I noticed a while back that there were some tabs added to the frame in the area where a roll bar would sit and a little digging in the assembly manual indicated that they were there for the optional Classic Roadsters roll bar. I built these heavy duty mounts that used those tabs. These probably didnít need to be quite so heavy, but I had the material.





    The CR roll bar was just a traditional single hoop that spanned the area behind the seats. The double hoop arrangement I wanted posed a problem in that there wasn't any real structure in the middle of the chassis to anchor the hoops to. I also wanted this to be real roll over protection, so I had to build a solid base to anchor to. The base was built from the same tubing that the hoops where made from. It's pretty heavy duty (and just plain heavy), but will no doubt add some extra stiffness to the rear of the chassis. There are heavy steel tubes inside where the lower section and the hoops bolt together that serve as alignment dowels so that the bolts are not the only things keeping them aligned.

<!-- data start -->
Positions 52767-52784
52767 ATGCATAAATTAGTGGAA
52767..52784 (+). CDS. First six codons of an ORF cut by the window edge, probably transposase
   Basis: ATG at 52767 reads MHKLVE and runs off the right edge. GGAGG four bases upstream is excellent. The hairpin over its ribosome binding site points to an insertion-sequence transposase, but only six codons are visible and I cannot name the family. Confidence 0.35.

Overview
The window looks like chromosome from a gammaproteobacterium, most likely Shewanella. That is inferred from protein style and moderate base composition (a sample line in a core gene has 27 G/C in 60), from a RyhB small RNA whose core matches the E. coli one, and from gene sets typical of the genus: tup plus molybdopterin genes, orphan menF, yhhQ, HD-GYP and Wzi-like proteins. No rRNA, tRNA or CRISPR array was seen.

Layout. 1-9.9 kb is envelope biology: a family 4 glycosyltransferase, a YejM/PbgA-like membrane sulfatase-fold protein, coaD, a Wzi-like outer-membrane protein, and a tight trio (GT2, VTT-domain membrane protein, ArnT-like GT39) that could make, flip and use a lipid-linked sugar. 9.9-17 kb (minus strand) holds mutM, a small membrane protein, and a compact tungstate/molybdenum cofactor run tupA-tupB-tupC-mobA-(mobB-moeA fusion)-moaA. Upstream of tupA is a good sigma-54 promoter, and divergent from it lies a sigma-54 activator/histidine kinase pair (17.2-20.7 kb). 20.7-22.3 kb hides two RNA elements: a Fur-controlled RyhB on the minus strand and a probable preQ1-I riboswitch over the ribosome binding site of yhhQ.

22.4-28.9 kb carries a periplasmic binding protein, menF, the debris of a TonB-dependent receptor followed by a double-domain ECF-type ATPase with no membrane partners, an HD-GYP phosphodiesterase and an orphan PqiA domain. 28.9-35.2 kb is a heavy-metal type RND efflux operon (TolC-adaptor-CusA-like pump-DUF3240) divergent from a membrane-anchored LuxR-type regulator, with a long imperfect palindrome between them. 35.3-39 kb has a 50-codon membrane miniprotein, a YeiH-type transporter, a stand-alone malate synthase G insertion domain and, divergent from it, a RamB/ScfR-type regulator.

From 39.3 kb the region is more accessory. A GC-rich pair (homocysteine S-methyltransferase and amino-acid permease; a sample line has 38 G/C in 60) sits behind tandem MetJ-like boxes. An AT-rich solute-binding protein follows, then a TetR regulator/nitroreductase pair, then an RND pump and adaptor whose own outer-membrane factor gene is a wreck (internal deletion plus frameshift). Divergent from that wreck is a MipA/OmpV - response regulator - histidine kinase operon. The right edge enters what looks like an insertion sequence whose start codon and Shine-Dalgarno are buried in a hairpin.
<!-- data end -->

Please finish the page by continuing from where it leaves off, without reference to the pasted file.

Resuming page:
I wanted to enclose the area behind the seats to make a covered storage area and my first plan had the hoops mounted on top of where the package tray will be with no other bracing. In the end though I didn't think that having the hoops cantilevered with no support would be strong enough if it was ever needed in an accident. So, I added another support so that I wound up with the same tripod arrangement you typically see with this type of roll hoop . Not quite as trim looking as I wanted, but way more sturdy. They are also a little taller than I would have preferred, but I had to get them over the seats and they had to be mounted higher due to my back issues.









    The hoops and braces have been chromed. I seriously doubt these roll hoops would pass something like an NHRA tech inspection or any other sanctioning body for that matter, but they at least give me a chance if things ever go south.
    Mike

    I seldom do anything within the scope of logical reason and calculated cost/benefit, etc-
    I'm following my pass​ion

  3. #678
    Dave Severson is offline CHR Member/Contributor Visit my Photo Gallery
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    Great job on the hoops, they fit the car very nicely!
    NTFDAY and Hotrod46 like this.
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  4. #679
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    Thanks Dave.